The size of Wales

February 5, 2013

This blog first appeared on Bustling Markets, Travel PR’s Tumblog, which takes a light-hearted axe to classic travel clichés:

Example: “This vast delta is the size of Wales”
Incredible, really, how many countries / places / parks / swimming pools / dust storms are the size of Wales, along with Wales itself, which is exactly the size of Wales.  Or indeed places half the size of Wales, or double it, or seven times it minus three-fifths.

Other than perhaps Belgium, no other country or principality (let’s not go there – it leads to an argument the size of Greenland) can ever be so regularly used as a unit of geographical scale.  Mostly, too, the places that are supposedly the size, or half the size, or 14/16s the size of Wales are places that (they hope!) you wouldn’t think could possibly be so; for them to actually be the size of Wales, say, is absolutely unthinkable, game-changing.

Anyway, let’s talk facts: according to some extensive Google research (ie results page 2), places that are almost exactly the size of Wales include Costa Rica, El Salvador, Slovenia, Sierra Leone, Israel, West Virginia, the Falkland Islands, Kruger National Park, Kakadu National Park, an Antarctic basin, a crater on Mars and, of course, Wales itself.  Meanwhile, Montenegro, Beirut and Cyprus are half the size of Wales, while Arizona is 14 times bigger and Sicily is a very-specific “one and a quarter times the size” of poor Plaid Cymru.  That’s only the tip of the iceberg too, and this particular iceberg’s 36.4 times the size of Texas.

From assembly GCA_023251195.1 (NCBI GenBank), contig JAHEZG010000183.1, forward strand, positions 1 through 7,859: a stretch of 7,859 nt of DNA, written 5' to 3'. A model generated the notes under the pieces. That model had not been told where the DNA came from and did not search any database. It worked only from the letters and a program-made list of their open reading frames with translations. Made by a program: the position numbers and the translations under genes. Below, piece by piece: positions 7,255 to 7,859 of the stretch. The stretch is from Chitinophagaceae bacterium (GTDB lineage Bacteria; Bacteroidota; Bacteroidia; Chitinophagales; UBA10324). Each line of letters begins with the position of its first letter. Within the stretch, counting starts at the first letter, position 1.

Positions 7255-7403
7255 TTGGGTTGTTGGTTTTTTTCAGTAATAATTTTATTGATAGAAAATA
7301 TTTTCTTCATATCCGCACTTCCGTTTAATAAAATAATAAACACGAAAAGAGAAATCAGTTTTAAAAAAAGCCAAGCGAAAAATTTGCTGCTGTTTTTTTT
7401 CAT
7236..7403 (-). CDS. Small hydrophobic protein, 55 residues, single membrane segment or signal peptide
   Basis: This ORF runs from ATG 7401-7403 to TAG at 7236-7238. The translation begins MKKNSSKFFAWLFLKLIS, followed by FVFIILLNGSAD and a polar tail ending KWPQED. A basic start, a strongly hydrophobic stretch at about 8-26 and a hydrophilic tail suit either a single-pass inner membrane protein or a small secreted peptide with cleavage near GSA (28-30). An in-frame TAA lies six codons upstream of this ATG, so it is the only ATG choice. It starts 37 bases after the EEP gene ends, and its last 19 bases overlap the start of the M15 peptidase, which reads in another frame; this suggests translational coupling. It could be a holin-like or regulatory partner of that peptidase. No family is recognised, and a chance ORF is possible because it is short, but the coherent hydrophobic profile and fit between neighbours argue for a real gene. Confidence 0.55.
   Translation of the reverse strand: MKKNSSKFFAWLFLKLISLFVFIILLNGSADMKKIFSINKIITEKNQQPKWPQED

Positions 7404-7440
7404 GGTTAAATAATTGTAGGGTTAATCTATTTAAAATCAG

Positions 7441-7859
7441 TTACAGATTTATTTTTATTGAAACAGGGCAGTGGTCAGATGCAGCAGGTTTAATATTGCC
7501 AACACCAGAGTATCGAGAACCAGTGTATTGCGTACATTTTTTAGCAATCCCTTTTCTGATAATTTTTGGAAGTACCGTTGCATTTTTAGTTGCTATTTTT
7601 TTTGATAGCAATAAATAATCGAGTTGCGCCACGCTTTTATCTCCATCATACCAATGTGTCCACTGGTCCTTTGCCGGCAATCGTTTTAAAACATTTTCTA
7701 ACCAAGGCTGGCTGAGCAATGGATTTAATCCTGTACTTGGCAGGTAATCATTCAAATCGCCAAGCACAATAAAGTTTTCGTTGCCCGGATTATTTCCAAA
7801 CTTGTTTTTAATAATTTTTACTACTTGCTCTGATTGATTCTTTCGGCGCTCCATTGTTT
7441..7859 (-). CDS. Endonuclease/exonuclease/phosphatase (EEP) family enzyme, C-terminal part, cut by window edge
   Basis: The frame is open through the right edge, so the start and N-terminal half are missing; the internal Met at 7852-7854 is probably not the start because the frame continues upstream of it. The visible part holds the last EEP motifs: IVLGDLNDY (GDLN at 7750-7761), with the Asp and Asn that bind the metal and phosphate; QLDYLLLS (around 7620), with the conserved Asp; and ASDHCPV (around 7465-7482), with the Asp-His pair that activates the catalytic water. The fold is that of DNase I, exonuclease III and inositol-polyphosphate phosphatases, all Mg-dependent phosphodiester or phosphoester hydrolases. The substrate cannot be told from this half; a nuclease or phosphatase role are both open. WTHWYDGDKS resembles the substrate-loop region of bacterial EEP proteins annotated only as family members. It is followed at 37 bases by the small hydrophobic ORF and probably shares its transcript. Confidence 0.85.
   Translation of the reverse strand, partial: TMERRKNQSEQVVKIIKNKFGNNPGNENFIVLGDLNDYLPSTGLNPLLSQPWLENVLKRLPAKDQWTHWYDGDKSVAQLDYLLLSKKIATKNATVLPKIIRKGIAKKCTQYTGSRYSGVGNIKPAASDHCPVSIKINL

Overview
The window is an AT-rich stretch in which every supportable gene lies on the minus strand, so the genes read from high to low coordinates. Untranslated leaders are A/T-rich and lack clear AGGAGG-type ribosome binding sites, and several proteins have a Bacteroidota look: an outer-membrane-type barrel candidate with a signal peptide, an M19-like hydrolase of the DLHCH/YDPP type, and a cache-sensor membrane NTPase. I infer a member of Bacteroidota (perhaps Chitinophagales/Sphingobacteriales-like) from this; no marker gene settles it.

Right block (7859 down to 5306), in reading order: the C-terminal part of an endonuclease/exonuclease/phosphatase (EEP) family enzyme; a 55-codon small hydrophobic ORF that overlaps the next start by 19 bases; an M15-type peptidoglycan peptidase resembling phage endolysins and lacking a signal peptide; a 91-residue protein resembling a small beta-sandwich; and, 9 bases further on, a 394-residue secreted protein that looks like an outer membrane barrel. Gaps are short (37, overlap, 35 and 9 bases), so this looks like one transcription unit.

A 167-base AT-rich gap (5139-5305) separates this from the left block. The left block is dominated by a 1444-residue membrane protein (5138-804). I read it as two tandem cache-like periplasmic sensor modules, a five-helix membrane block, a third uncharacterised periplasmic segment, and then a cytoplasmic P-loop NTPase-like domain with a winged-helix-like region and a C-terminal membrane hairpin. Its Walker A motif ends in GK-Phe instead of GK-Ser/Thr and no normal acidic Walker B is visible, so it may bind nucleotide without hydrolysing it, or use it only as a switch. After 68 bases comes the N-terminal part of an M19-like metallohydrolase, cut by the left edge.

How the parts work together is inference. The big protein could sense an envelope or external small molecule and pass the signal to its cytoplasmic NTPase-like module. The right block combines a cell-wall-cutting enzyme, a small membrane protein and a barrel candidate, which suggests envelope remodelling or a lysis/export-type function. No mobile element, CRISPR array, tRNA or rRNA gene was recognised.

In some cases, these comparisons are entirely reasonable: Wales is precisely 20,779km² (as opposed to the far-too-vague ‘two-million hectares’), and El Salvador, for example, is 21,041km² – just over the size of Wales.  Israel’s even more Wales-like at 20,770 km².  But Sierra Leone is a whopping 71,740km².  That’s really not the size of Wales; if anything, it’s the size of Ireland (70,273km²).

Statistical nit-picking aside, the real question is this: just why has Wales become such an established arbiter of size?  No-one knows.  Well, someone must know, but no-one’s telling.  All we can think is that it comes down to envy – Wales must be the perfect, optimum size, the size every country wants to be: not too fat, not too thin, a model of contentment.  Just like Israel.  And El Salvador.  But not Sierra Leone.

(Richard Mellor)